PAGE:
Just one glance at the list of all-time winners of the Indianapolis 500 (Live on Sunday at 11 AM EST on ESPN on ABC) and it doesn't take a rocket scientist to realize the significance and importance of capturing the checkered flag at the famed speedway.
From the inaugural race winner Ray Harroun in 1911 to Dario Franchitti's victory last year, every racer and team personnel that's been a part of this event's storied history knows how critical and important the 500-mile race is on the resume.
Most of its race winners are open wheel aces like Mario Andretti, A.J. Foyt, and Rick Mears, who've compiled Motorsports Hall of Fame numbers which include wins at this facility.
Today's racers come from diverse backgrounds from all over the world, having climbed up the racing ladder with one goal in mind: to be a future Indianapolis 500 race winner.
Sure, the favorites have remained constants at Indy, such as Penske and Ganassi, who have combined to win 18 races in the past 39 years.
Talk about domination - it's safe to assume that any racers with these racing teams have a fair to excellent shot at winning Sunday's crown jewel event for the IZOD IndyCar Series.
Penske's arsenal of Will Power, Helio Castroneves, and Ryan Briscoe all have a great chance to capture eternal glory, although Briscoe has a long ways to go if he's going to challenge for the win late in the going on Sunday.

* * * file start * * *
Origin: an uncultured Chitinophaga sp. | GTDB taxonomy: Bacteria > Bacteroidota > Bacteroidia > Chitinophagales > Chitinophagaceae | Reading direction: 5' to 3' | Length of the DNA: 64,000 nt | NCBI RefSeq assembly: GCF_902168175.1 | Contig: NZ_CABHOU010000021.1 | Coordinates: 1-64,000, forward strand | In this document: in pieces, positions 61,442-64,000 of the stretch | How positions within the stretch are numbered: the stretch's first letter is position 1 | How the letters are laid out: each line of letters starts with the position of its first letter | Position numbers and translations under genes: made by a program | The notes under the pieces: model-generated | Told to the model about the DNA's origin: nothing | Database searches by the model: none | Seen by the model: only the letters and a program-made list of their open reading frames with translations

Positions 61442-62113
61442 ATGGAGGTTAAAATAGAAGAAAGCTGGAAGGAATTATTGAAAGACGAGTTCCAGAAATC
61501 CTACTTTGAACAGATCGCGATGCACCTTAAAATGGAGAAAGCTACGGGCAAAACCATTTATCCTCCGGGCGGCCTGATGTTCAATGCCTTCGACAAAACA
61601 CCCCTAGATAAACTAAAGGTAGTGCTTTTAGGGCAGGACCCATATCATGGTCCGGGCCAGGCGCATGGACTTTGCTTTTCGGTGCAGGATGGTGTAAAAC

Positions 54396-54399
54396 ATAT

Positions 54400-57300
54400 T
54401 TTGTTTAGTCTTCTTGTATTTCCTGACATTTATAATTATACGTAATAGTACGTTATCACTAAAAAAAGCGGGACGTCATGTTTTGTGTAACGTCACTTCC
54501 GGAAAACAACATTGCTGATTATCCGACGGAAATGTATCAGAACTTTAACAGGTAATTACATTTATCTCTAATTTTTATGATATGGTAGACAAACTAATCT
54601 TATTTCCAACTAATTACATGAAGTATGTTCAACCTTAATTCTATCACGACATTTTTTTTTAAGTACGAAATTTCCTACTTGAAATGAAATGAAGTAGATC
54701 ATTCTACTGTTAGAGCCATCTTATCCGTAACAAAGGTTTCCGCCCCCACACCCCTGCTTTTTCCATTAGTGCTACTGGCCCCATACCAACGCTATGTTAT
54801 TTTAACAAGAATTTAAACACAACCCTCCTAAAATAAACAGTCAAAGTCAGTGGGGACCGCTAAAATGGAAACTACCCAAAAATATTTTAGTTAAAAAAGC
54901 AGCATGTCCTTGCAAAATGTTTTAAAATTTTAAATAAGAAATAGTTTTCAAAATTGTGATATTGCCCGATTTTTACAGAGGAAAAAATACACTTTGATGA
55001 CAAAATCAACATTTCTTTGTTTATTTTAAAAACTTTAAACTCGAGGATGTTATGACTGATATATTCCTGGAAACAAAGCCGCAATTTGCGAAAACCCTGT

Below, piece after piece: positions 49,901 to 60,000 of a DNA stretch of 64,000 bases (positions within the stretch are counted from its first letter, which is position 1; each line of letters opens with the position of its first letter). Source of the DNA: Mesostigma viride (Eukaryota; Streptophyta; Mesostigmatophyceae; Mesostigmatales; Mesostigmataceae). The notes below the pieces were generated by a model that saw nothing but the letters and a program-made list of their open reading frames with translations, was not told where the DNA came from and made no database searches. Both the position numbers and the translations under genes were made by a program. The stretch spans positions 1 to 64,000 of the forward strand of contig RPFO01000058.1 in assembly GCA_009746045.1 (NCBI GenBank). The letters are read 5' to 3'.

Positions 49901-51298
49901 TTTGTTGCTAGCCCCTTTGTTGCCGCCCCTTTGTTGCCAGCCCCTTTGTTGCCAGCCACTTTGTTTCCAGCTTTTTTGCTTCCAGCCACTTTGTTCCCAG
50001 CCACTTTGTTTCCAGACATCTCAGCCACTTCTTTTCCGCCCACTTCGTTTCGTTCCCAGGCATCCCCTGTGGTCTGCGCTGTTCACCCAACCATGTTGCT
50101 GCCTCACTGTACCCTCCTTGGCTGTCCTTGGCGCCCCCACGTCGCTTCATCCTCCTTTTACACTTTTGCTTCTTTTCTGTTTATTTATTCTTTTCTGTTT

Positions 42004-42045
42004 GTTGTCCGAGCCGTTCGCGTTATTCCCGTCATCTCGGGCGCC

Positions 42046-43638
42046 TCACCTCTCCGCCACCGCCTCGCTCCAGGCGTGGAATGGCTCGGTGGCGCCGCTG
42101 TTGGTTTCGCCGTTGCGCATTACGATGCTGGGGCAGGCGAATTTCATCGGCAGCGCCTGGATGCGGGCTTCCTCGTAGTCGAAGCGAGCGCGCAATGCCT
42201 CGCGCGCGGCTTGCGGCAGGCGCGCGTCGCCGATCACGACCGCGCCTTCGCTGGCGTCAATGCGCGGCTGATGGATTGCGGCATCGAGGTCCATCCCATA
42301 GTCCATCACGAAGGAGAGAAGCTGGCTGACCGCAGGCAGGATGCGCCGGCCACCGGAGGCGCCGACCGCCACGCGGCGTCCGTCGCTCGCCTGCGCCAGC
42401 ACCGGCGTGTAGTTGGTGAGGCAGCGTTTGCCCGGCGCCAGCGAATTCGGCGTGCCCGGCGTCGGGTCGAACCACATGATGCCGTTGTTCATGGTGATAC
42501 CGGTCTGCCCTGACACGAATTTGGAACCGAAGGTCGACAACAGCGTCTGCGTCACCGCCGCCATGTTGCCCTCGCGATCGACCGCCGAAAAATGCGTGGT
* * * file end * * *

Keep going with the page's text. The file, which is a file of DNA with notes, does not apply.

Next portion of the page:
Meanwhile, Chip Ganassi's one-two punch in Scott Dixon and Dario Franchitti are solid contenders who will surely have the power and determination to will their way to the lead pack after their qualifying gaffes.
Rest assured, after missing out on the pole due to a fuel miscalculation last weekend, these two perennial IndyCar stars will wisely plan their way to the lead.
Then there's the potential for a spoiler to make Indy history in their own regard, such as pole sitter Alex Tagliani, driver of the No. 77 Sam Schmidt Motorsports entry.
Just last winter, his original FAZZT team was essentially acquired by the Sam Schmidt team and it appears as if this union is clicking on all cylidners, with the best seat in the track: the front of the field.
Can Tagliani and his team stay out of trouble and avoid the simple mistakes that so often cost many a racer from winning the Indy 500?
Or how about Oriol Servia, who's representing the Newman-Haas Racing efforts from the third starting position? He's never won an IZOD IndyCar race but that could all change rather easily with smart strategy and driving by the 36-year-old Catalonia, Spain native and his team.
Then there's a group of racers who've got their work cut out for them on Sunday, including John Andretti, who starts 17th in the middle of row six, Tony Kanaan in 22nd, Paul Tracy in 24th, Danica Patrick (25th), and Paul Tracy (27th), who are all proven open wheel racers.
Although they lacked speed during qualifying rounds, these racers have what it takes to get around the Brickyard and to make their way up to the front as spoilers for the win or scoring a respectable finish after a hard day's work from the driver's seat.
Whoever you're cheering for this Sunday afternoon, it's sure to be a special and memorable Indy 500 for race fans at the Speedway, IN venue and those watching the race from their living rooms across the world.
Yes, it may not be the 100th running of the 500 but considering that it's the centennial anniversary of the first and most premier oval race in the world, this is one race you simply cannot miss!